There is No Quick Fix for the Ferguson Fiasco

Following a grand jury decision Monday night, Ferguson is yet again wreathed in flames and roiling in discord. A grand jury decided not to indict Darren Wilson, so a mob of increasingly non-peaceful protestors decided to take it out on the city:

Monday night’s destruction appeared to be much worse than protests after August’s shootings, with more than a dozen businesses badly damaged or destroyed. Authorities reported hearing hundreds of gunshots, which for a time prevented fire crews from fighting the flames. . . . Jon Belmar, chief of the St. Louis County police, said that unless his agency could bring in 10,000 officers, “I don’t think we can prevent folks who really are intent on destroying a community.”

Everyone in the country thought this would happen if the grand jury didn’t move forward with an indictment. In fact, the grand jury itself couldn’t have been unaware of this probable fallout. Which I think is an important ripple in this whole conversation. The grand jury has been poring over evidence and eyewitness accounts for months. And all they had to decide was whether or not there would be a trial. They wouldn’t have delivered a sentence as such. This was an exploratory process to determine if a trial should take place. It was already heavily weighted toward indictment by the nature of the process, and the political pressure on the grand jury must have been immense. Nine of twelve jurors had to recommend pressing charges in order for a court trial to proceed. And all they needed to move forward was “probable cause”:

At the indictment stage, the standard is mere “probable cause”; at trial, the standard is much tougher for the state – “proof beyond a reasonable doubt.” It is perfectly proper to indict someone if you believe there is a good reason to suspect he committed the crime, even if you weren’t overwhelmed by the prosecutor’s presentation and wouldn’t be surprised if the state lost the case at trial. After all, the indictment doesn’t convict anyone; it simply means the case will be tried to a jury.

So the lack of an indictment is very significant. We haven’t seen everything the grand jury saw, and I would very much like to know whether they came to a unanimous decision (they probably didn’t), but if there was any reasonable doubt on this, you can be sure the jurors would have pressed for a trial. And they didn’t. And then, right on cue, all hell broke loose.

There are some really important points to be drawn from this whole dung parade.

  1. Activists have a terrible habit of choosing unhelpful icons for their cause. Whether it’s Matthew Shepard (apparently killed by a homosexual ex-lover who wanted his drug stash), Trayvon Martin (a petty criminal causing mischief in a multi-racial neighborhood), or Michael Brown (again, a maybe not so petty criminal who decided to get in a fight with a police officer), activists regularly choose to rally around incidents that can easily be swept aside with a few facts or people who are a great deal less than victims in their stories. But even if that is the case …
  2. Even if Darren Wilson was innocent, that doesn’t mean we shouldn’t address the obviously problematic relationship between law enforcement and the black community. Just because activists tend to choose duds as representative cases, that doesn’t mean they don’t still have valid points. Many people are already acting like the grand jury decision means law enforcement officers are all off the hook. They’re not. The situation in Ferguson and around the country indicates that local police are becoming alarmingly militarized and irrefragably tyrannical. And on top of that, there is no question that police officers treat black people much differently than white people. But why do black people get treated differently?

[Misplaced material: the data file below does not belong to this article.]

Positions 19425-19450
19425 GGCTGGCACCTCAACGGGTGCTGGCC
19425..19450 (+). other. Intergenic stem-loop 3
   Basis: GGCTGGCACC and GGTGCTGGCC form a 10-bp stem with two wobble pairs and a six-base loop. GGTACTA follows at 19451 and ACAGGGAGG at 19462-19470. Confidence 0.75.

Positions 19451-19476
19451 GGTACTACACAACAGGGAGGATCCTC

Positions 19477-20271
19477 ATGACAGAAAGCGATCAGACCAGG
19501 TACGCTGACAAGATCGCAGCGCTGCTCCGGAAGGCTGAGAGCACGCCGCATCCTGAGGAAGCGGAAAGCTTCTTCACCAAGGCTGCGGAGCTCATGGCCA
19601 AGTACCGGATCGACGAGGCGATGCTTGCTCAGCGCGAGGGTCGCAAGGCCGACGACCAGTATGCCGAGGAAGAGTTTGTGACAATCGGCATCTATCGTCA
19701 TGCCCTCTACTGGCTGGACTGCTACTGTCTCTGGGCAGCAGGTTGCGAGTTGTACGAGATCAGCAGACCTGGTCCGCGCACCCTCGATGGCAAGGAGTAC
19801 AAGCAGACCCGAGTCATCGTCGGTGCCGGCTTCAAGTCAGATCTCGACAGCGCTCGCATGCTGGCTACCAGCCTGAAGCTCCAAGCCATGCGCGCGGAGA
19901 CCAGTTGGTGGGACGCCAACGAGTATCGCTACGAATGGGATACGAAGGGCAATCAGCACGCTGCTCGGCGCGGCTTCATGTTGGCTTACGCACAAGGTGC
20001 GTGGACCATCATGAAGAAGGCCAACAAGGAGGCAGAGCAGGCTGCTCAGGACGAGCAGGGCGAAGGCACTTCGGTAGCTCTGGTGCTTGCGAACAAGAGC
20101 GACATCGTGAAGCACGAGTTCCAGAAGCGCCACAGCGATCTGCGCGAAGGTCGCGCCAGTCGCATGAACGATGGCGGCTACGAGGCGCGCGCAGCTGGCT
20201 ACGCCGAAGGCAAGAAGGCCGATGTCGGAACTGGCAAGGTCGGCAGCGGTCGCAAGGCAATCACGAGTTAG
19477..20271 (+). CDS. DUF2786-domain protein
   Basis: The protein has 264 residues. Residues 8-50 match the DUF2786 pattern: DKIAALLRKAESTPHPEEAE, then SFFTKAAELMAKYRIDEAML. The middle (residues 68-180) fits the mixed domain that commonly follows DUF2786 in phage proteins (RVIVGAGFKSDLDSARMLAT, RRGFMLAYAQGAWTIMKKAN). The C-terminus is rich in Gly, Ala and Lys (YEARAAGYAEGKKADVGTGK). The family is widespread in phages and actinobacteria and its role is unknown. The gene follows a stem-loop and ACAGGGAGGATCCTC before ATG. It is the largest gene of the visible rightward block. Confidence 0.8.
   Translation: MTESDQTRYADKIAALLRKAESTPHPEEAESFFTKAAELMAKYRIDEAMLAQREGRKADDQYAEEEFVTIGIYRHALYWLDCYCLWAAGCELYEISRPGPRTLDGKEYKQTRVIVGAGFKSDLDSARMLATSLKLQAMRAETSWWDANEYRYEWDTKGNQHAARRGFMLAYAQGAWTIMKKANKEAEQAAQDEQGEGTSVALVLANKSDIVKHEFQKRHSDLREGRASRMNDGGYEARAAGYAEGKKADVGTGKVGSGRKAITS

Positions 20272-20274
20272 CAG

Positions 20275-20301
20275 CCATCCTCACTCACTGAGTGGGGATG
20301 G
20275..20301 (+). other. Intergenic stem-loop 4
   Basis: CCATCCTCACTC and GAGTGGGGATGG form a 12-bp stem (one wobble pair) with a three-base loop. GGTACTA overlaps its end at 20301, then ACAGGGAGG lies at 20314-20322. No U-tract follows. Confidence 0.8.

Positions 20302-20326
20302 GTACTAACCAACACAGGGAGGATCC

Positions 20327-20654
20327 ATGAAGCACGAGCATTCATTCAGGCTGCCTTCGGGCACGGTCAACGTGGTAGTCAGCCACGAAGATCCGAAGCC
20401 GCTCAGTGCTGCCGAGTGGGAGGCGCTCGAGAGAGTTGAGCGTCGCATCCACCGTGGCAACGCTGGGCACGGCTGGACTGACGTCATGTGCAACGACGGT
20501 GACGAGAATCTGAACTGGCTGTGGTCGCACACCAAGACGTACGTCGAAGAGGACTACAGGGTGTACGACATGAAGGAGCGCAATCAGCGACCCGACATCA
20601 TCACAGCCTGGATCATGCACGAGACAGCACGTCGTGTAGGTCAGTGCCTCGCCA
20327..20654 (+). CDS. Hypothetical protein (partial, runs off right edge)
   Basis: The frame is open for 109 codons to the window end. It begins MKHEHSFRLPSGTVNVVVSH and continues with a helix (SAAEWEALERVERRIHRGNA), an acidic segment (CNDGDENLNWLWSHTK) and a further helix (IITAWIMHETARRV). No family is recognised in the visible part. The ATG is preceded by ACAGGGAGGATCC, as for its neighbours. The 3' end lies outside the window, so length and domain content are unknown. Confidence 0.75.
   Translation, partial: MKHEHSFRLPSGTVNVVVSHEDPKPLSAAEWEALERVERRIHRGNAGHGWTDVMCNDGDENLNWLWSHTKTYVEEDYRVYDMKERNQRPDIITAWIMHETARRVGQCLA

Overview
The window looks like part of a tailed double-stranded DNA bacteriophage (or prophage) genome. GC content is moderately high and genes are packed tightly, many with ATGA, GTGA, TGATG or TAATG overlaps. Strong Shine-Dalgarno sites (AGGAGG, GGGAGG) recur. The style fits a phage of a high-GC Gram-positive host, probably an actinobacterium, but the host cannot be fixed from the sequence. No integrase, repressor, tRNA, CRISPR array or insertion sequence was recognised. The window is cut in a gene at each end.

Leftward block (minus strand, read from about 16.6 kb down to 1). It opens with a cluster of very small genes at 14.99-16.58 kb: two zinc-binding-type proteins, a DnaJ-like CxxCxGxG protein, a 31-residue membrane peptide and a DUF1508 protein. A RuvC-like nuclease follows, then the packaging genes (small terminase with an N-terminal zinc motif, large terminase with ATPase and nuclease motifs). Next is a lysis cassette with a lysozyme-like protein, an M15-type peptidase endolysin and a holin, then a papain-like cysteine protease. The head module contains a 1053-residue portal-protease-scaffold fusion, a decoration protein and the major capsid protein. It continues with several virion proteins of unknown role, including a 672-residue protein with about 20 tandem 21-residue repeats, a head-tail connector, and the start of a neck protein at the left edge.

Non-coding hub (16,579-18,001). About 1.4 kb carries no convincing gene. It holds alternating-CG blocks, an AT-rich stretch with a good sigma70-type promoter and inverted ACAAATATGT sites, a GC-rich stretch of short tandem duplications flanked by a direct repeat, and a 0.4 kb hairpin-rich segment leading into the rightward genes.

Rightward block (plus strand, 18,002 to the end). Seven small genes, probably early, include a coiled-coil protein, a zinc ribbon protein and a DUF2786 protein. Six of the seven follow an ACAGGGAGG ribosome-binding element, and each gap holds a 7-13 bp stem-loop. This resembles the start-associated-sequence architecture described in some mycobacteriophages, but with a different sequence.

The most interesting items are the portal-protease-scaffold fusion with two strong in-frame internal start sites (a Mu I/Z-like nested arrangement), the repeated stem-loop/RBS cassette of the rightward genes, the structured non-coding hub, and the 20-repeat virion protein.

3. The unequal treatment of black people by law enforcement is largely based on an unequal proportion of criminality in the black community. The sad fact is that police officers are more likely to harass, arrest, and shoot black people simply because black people are more likely to be criminals. This is not a racist statement. It’s just a statistical fact. The homicide rate within the black community, for example, is eight times higher than it is in the white community. So police officers are on edge and antagonistic. And the black community responds in kind. And a vicious feedback loop ensues. All that to say …
  4. There is no quick fix for Ferguson. The bottom line is that there is no quick fix for this. Protesting, looting, and setting things on fire will not fix anything. It just makes things worse. There is only one fix for Ferguson, but it isn’t quick. What is it? Black communities need to heal themselves by: 1) re-investing in traditional family structures (i.e., black men need to be faithful husbands and fathers); 2) rejecting the civil government’s two-faced assistance in welfare, healthcare, and education; and 3) emphasizing individual responsibility over against victimization.

The problems in the black community are complex. There is no doubt that racism and prejudice continue to do damage to black people in this country. But the fix for the black community will not come from outside the black community, unfortunately. The black communities in Ferguson and the rest of this country can’t wait on the world to change, because it won’t if they don’t. We’re caught in a vicious cycle, and I beg the good people of the black community to be bigger than this. To paraphrase Muhatma Ghandi (who knew a thing or two about non-violent resistance), “Be the change you want to see in the world.”1

  1. His actual words were: “If we could change ourselves, the tendencies in the world would also change. As a man changes his own nature, so does the attitude of the world change towards him. … We need not wait to see what others do.” That’s not quite as catchy, though. []